1. Establishment of an exotic natural enemy of olive fruit fly in California. Since the discovery of olive fruit fly in California a decade ago it has become the most important olive pest and threatens the economic viability of the U.S. olive industry. ARS EBCL conducted explorations for effective natural enemies of the fly in Africa and Asia. A number of agents obtained by EBCL have been evaluated by cooperators in California during the past several years, and several of these species have been permitted by APHIS for field release. Last year, after several consecutive years of releases, the recovery of one of these agents - the parasitic wasp PSYTTALIA LOUNSBURYI - was documented, indicating that it may have established. This year, further recoveries were made at a second location far from last year’s recovery, showing that establishment has likely occurred. This is the first successful establishment of an exotic natural enemy of olive fly from the fly’s native range in Africa into other regions where olive culture has spread. We anticipate that these parasitic wasps will eventually lead to significant reductions in olive fly populations as they spread throughout California.
2. Discovery of a new natural enemy of kudzu bug. The kudzu bug (or bean plataspid) is an Asian invasive species first seen in 2009 in the southeastern United States, where it is associated with kudzu. It has become an economic pest of soybeans and a severe nuisance in urban landscapes, and as of 2012 it has spread rapidly to seven states. Native U.S. natural enemies have no significant impact on the bug, and only one candidate Asian agent has thus far been identified. EBCL discovered a new species of egg-parasitic wasp from a European relative of kudzu bug which is the first known species in the genus OOENCYRTUS to attack this family of bugs. Tests with this new wasp show that it also attacks kudzu bug. Further studies with the wasp are being done in cooperation with the ARS Stoneville MS laboratory to determine its suitability as a candidate agent against the kudzu bug. If judged safe and effective, the wasp will help to control kudzu bug in the U.S.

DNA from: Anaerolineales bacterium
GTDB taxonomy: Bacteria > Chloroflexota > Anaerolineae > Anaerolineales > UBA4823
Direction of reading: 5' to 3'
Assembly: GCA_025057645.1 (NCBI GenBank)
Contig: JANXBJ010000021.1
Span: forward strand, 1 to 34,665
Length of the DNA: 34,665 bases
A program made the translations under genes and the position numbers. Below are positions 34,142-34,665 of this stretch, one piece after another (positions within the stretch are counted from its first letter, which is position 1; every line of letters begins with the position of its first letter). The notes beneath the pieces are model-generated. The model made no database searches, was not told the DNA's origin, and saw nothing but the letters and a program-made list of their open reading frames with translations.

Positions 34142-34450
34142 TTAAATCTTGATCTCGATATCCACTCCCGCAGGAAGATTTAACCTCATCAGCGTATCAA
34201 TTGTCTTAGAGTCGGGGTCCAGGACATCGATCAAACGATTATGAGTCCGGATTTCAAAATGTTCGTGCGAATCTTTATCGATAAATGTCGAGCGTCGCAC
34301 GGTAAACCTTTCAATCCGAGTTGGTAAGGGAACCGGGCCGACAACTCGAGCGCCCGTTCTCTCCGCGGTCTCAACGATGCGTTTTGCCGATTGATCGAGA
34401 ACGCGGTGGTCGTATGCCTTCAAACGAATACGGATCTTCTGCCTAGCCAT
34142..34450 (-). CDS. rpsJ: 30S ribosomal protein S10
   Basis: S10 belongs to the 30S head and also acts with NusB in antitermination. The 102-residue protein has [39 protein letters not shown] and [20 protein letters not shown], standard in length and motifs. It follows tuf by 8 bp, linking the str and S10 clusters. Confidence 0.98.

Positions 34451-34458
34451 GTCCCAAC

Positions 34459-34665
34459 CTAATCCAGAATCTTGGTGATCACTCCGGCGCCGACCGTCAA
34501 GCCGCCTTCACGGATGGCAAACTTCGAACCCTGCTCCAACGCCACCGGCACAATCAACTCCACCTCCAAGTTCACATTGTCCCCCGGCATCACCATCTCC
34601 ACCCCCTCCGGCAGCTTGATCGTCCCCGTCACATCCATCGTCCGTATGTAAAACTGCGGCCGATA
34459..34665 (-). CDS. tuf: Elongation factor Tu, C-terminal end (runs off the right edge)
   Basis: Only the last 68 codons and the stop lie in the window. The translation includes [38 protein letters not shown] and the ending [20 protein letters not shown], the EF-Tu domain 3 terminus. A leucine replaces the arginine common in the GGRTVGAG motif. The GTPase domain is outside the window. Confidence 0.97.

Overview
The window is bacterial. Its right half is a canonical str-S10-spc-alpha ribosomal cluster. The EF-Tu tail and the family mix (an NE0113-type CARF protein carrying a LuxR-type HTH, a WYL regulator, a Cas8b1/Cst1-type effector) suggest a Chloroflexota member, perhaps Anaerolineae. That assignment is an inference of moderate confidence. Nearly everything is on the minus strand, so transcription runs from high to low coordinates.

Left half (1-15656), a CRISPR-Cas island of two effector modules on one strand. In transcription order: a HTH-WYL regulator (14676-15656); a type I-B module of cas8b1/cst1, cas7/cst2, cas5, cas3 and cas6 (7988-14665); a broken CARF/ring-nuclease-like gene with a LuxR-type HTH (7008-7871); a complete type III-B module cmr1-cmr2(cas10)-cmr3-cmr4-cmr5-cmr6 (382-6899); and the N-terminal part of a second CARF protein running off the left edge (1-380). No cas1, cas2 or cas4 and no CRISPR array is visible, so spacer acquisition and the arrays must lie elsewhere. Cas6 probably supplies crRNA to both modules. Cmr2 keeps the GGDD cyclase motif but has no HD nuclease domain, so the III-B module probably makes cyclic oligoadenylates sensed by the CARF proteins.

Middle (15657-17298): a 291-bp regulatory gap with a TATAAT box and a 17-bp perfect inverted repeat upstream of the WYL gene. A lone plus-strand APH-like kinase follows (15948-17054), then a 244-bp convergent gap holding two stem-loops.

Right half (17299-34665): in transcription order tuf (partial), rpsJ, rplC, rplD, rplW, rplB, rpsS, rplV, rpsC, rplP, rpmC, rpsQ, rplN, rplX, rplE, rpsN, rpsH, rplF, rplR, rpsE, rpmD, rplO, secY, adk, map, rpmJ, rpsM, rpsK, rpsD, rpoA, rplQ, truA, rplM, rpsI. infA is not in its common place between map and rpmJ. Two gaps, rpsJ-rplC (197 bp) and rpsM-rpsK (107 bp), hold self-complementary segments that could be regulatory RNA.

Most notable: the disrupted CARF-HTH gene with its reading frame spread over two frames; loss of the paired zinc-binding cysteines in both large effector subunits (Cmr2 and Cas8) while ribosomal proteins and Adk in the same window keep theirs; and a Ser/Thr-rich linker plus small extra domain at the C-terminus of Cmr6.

3. Molecular taxonomic research supports the use of a dung beetle as a biological control agent for recycling livestock dung. After an exhaustive scientific study, an importation permit to ship and release a Eurasian species of dung beetle was issued by Australian regulators in support of a program to biologically manage accumulation of dung by livestock. However, the project was held up by questions as to the identity of the beetles collected for export. As part of a collaborative effort with researchers in Australia, New Zealand and France, ARS EBCL determined the exact taxonomic status of the dung beetle as a precondition for its introduction into Australia by using molecular genetics sequencing. Our results allowed the first introduction of this beetle into Australia to proceed, and will facilitate the continuation of Australia’s biological control program.
Williams Iii, L.H., Zhu, Y., Snodgrass, G.L., Manrique, V. 2012. Plant-mediated decisions by an herbivore affect oviposition pattern and subsequent egg parasitism. Arthropod-Plant Interactions. 6:159-169. DOI 10.1007/s11829-011-9165-0.